Madame H. P. Blavatsky says that she is certain that the claasification in dispute is the real esoteric seven-fold classification. I am very sorry she is so positive in her statements. In my humble opinion it is not the real esoteric classification. There is but one source from which all the various writers on occult science have derived their classification. It is one of the oldest directions of the ancient Wisdom-Religion that the macrocosm should be interpreted according to the plan revealed by Malchuth, and that Shechinah should be accepted as a guide to the interpretation of the constitution of the microcosm. I use the Kabbalistic names, though not precisely in the Kabbalistic sense, as I am not at liberty to use the Sanskrit equivalents. This Shechinah is an androgyne power, and is the Thureeya Chaitanyam of the cosmos. Its male form is the figure of man seen on the mysterious throne in the vision of Ezekiel. Its mystic constitution gives us, as it were, the equation to the microcosm. It is the eternal model of the perfected microcosm. The universal life copies this model in its work of evolutionary construction. This equation can be interpreted in nine ways, and it has been so interpreted by the ancient teachers. There are nine stand-points from which the microcosm can be looked at, and in nine ways has the constitution of the microcosm been explained. The real esoteric seven-fold classification is one of the most important, if not the most important classification, which has received its arrangement from the mysterious constitution of this eternal type. I may also mention in this connection that the four-fold classification claims the same origin. The light of life, as it were, seems to be refracted by the treble-faced prism of Prakriti, having three Gunams for its three faces, and divided into seven rays, which develop in course of time the seven principles of this classification. The progress of development presents some points of similarity of the gradual development of the rays of the spectrum. While the four-fold classification is amply sufficient for all practical purposes, this real seven-fold classification is of great theoretical and scientific importance. It will be necessary to adopt it to explain certain classes of phenomena noticed by occultists; and it is perhaps better fitted to be the basis of a perfect system of psychology. It is not the peculiar property of "the trans-Himalayan esoteric doctrine." In fact it has a closer connection with the Brahminical Logos than with the Buddhist Logos. In order to make my meaning clear I may point out here that the Logos has seven forms. In other words, there are seven kinds of Logoi in the cosmos. Each of these has become the central figure of one of the seven main branches of the ancient Wisdom-Religion. This classification is not the seven-fold classification we have adopted. I make this assertion without the slightest fear of contradiction. The real classification has all the requisites of a scientific classification. It has seven distinct principles, which correspond with seven distinct states of Pragna or consciousness. It bridges the gulf between the objective and subjective, and indicates the mysterious circuit through which ideation passes. The seven principles are allied to seven states of matter, and to seven forms of force. These principles are harmoniously arranged between two poles, which define the limits of human conciousness. It is abundantly clear from all that has been said in this controversy, that the classification we have adopted does not possess these requisites. It is admitted by Madame H. P. Blavatsky, that in her classification there are not seven distinct seats of consciousness (see p. 451). The arrangement of the principles also is not regular. The life principle, for instance, which is alleged to have for its vehicle the linga sarira, is made to precede the latter instead of following it. Such defects show that the classification we have hitherto used is not quite sound and scientific. It was to pave the way for the adoption of the real classification that I ventured to criticize the old classification, and I hardly expected that my remarks would give rise to such a controversy. It will be a mere waste of time at present to explain the real seven-fold classification. There is not the slightest chance of my being heard. Time will show whether I was justified in my criticism or not. Personally I am not in the least interested whether the members of the Theosophical Society adhere to or reject the seven-fold classification. I have no desire of having a following of my own in the Society, or starting a separate branch for enforcing my own views on the matter. There is but one statement more in the reply to which it is necessary for me to advert. I have not held Madame H. P. Blavatsky responsible for the mistakes of "Man" and "Esoteric Buddhism," as she and some of her friends seem to think. I merely grouped together all the various inconsistent statements found in prominent theosophical publications about the classification under enquiry, and in giving my quotations I referred to the various books and articles by name. I nowhere alleged or insinuated that Madame H. P. Blavatsky should be held responsible for the blunders committed by others. The scope of my argument will be clear if my article is carefully perused. But before the heat of advocacy subsides there is no chance of preventing people for raising unnecessary side issues for the purpose of quarrelling. I am extremely sorry that I have entered into this unpleasant controversy. I hope Madame H. P. Blavatsky will kindly excuse me if I have in any way wounded her feelings by my remarks or criticism.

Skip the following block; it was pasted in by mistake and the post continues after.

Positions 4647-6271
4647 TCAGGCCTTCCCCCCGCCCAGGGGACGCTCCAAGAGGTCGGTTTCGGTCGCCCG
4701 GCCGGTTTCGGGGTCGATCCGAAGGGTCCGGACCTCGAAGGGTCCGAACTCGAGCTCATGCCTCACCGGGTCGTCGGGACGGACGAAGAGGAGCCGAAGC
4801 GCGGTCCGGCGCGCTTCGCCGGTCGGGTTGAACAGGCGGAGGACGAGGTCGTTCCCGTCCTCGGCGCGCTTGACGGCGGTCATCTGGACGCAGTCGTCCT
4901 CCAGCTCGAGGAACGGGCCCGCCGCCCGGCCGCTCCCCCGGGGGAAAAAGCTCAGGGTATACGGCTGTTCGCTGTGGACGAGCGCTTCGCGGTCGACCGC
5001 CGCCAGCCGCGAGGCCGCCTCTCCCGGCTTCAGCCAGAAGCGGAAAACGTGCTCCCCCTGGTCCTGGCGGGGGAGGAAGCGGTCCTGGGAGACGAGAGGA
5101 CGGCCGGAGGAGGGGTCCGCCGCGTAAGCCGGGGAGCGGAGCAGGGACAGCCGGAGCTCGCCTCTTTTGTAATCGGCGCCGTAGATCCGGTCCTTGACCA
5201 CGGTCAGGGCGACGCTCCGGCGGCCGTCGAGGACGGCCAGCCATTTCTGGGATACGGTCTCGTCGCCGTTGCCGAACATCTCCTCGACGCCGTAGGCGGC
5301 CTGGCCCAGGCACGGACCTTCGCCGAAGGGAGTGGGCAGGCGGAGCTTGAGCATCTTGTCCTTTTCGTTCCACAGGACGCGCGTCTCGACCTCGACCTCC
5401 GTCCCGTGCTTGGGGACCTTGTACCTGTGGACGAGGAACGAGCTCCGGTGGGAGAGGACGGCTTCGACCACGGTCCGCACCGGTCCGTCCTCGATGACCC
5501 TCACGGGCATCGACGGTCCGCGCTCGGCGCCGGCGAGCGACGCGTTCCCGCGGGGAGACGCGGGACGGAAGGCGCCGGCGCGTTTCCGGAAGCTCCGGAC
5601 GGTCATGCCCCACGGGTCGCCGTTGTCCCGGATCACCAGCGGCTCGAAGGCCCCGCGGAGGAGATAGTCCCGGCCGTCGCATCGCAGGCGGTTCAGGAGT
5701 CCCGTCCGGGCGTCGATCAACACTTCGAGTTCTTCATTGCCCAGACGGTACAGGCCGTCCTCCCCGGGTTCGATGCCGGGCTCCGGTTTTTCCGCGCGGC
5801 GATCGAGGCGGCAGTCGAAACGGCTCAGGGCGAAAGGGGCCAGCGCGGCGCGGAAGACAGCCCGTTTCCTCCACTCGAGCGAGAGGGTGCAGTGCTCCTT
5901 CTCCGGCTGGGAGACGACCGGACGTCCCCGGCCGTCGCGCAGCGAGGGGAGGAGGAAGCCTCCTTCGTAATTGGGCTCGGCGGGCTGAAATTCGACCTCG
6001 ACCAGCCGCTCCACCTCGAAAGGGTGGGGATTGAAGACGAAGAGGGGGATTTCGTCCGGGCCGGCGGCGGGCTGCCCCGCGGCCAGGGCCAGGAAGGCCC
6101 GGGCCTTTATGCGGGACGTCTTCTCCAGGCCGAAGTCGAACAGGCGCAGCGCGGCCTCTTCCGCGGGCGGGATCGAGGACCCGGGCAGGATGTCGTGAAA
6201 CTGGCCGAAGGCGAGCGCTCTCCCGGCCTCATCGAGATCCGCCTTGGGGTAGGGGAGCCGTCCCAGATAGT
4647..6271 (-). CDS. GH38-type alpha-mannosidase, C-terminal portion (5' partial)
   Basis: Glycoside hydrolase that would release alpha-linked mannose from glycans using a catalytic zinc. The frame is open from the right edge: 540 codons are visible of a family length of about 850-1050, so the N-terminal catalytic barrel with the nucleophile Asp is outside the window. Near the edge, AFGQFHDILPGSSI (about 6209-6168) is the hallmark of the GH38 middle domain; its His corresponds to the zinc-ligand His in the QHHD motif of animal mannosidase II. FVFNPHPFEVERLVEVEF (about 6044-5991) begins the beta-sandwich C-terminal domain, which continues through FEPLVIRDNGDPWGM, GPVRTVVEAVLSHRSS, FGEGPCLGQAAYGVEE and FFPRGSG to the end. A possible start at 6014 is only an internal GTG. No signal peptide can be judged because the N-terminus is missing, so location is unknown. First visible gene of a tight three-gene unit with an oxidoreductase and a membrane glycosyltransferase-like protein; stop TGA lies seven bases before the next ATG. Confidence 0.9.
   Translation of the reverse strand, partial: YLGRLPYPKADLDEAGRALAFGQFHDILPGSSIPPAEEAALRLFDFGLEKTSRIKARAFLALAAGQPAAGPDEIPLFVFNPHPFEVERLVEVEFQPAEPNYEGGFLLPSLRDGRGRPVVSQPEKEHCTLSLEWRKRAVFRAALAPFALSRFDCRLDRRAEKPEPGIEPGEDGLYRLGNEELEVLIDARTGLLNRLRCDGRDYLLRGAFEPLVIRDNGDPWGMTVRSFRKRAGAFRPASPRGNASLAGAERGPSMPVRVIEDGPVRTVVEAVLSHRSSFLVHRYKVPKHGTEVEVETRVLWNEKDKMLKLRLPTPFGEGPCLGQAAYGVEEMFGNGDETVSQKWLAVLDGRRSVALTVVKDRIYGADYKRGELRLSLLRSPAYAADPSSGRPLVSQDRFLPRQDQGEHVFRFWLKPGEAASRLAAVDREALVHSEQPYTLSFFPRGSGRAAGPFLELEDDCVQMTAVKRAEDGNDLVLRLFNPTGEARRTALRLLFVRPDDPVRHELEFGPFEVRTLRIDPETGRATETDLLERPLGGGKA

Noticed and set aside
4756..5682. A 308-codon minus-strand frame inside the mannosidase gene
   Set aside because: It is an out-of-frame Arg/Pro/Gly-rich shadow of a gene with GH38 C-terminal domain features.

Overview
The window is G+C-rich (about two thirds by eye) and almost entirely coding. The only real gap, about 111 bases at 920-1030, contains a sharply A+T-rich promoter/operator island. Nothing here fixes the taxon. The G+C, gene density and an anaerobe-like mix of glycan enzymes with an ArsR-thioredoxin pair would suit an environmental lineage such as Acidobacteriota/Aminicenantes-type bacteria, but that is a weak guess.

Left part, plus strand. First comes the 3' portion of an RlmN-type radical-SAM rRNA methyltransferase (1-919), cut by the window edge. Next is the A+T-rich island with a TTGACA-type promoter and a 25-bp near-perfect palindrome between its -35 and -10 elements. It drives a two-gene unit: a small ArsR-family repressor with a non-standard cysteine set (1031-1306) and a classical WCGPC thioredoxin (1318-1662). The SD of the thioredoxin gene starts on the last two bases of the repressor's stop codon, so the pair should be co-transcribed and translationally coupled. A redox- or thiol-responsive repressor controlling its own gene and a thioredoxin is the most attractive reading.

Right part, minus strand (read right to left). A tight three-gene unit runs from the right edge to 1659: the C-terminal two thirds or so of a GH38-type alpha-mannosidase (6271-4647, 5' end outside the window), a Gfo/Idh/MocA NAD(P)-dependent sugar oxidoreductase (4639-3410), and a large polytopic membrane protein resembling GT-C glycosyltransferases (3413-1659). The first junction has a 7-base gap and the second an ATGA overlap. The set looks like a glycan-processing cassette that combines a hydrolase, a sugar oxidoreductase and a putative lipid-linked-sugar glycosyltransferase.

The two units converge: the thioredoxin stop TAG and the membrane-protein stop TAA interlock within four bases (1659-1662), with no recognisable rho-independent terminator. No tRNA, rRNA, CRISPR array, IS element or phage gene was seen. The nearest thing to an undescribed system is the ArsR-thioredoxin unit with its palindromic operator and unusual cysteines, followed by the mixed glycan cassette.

T. Subba Row.